Apollo Tyres

From Wikipedia, the free encyclopedia
Jump to: navigation, search
Apollo Tyres Limited
Public company
Industry Tyres
Founded 1972[1]
Headquarters Gurgaon, Haryana, India[2]
Key people
triangle eye (Chairman, MD & CEO)
Neeraj Kanwar (Vice-Chairman & MD)
Revenue Rs 140.53 billion (US$2.09 billion) [3]
Number of employees
Website http://www.apollotyres.com

Apollo Tyres Ltd is the world's 17th biggest tyre manufacturer, with annual consolidated revenues of Rs 140.53 billion (US$2.09 billion) in March 2017. It was founded in 1972. Its first plant was commissioned in Perambra, Thrissur, Kerala, India. The company now has four manufacturing units in India, 1 in Netherlands[4] and 1 in Hungary.[5] It has a network of nearly 5,000 dealerships in India, of which over 2,500 are exclusive outlets.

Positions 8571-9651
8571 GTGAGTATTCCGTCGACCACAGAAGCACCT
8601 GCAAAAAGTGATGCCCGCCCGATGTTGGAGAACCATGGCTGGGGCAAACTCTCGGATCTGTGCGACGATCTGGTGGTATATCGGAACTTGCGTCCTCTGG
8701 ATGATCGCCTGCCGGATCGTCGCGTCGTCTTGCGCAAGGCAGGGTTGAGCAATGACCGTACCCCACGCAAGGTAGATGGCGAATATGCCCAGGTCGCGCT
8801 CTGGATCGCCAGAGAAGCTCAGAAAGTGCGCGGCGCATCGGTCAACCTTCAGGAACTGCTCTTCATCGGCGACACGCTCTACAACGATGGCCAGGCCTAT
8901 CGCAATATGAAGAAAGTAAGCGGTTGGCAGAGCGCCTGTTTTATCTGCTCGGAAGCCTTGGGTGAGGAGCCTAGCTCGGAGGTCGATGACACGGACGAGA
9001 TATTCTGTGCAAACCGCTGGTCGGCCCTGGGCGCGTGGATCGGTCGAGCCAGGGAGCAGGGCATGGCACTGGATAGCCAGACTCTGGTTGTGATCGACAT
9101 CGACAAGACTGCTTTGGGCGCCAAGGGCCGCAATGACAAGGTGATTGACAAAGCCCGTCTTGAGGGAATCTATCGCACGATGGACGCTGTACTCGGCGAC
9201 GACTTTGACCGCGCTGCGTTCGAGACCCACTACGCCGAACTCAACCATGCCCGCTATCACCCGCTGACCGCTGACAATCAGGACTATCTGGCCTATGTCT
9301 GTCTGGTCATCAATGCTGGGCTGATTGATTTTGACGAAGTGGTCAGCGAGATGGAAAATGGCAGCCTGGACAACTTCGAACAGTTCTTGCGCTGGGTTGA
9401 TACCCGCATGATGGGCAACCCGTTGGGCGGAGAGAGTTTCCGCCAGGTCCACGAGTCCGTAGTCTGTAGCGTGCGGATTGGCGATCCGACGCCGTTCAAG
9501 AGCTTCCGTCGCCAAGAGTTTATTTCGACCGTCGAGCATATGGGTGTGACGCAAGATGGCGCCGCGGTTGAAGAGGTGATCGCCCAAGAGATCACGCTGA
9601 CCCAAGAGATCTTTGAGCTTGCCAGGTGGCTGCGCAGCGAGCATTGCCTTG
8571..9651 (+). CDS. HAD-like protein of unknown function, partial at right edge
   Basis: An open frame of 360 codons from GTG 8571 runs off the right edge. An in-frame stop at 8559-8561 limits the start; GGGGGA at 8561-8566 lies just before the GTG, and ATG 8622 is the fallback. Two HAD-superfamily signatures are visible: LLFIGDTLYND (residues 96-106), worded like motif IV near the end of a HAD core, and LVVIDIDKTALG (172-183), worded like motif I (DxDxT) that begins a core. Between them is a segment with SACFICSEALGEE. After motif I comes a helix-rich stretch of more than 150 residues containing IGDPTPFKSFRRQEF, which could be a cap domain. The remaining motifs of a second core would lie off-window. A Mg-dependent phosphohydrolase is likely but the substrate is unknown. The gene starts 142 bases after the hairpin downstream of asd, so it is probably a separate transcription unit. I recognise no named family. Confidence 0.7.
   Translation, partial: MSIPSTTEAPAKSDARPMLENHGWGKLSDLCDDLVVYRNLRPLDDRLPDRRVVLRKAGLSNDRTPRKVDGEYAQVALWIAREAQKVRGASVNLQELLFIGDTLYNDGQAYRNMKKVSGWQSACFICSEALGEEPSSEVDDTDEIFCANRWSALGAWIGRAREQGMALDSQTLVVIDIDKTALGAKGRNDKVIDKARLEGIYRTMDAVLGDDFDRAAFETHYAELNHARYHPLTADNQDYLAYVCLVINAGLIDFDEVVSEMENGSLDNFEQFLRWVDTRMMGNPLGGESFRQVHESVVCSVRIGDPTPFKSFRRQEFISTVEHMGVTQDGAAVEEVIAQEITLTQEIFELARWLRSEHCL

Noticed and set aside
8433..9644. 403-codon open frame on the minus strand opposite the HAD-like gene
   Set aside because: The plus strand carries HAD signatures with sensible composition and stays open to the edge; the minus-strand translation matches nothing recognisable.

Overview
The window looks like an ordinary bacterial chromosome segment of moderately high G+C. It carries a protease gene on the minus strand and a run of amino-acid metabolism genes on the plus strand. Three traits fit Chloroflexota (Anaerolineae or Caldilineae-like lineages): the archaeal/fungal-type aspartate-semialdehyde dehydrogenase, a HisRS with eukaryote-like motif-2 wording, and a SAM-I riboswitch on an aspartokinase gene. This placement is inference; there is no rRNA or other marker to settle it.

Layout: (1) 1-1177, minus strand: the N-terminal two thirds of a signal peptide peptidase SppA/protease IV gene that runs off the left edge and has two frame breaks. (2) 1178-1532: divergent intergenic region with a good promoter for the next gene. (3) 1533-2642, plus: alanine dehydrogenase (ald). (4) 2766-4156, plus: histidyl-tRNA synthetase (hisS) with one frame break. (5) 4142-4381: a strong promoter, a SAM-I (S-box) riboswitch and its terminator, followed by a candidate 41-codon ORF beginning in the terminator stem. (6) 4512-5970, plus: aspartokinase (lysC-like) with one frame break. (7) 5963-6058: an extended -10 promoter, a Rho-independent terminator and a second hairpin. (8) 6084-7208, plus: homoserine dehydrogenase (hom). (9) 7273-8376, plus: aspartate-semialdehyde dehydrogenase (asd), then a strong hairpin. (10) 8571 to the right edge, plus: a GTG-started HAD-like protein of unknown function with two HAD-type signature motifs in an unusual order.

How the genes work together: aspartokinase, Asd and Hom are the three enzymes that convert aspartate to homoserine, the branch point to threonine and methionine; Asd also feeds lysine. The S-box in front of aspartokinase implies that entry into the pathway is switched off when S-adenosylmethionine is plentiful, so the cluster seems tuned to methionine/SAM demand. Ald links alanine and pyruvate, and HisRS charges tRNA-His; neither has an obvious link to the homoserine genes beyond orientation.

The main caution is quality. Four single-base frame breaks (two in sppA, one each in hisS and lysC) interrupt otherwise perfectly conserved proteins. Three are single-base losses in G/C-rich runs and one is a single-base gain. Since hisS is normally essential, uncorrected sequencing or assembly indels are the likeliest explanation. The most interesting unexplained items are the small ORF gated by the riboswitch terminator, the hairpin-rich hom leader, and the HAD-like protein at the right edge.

It gets 69% of its revenues from India, 26% from Europe and 5% from other geographies.[6]

Apollo announced its entry into the two-wheeler tyre segment with contract manufacturing in March 2016.[7] In November 2016, the company signed a MoU with the Government of Andhra Pradesh to set up a new factory in Andhra Pradesh to manufacture tyres for two-wheelers and pick-up trucks.[8]

The company’s second plant in Europe, was inaugurated by the Hungarian Prime Minister, Viktor Orban, on April 2017.[9][10][11]



  • 1976 - Company was conceived and promoted by Mathew T Marattukalam, Bharat Steel Tubes, Ltd. Raunaq International Pvt. Ltd., Raunaq & Co. Pvt. Ltd., Raunaq Singh and Jacob Thomas.
  • 1976 - Apollo Tyres was registered[1]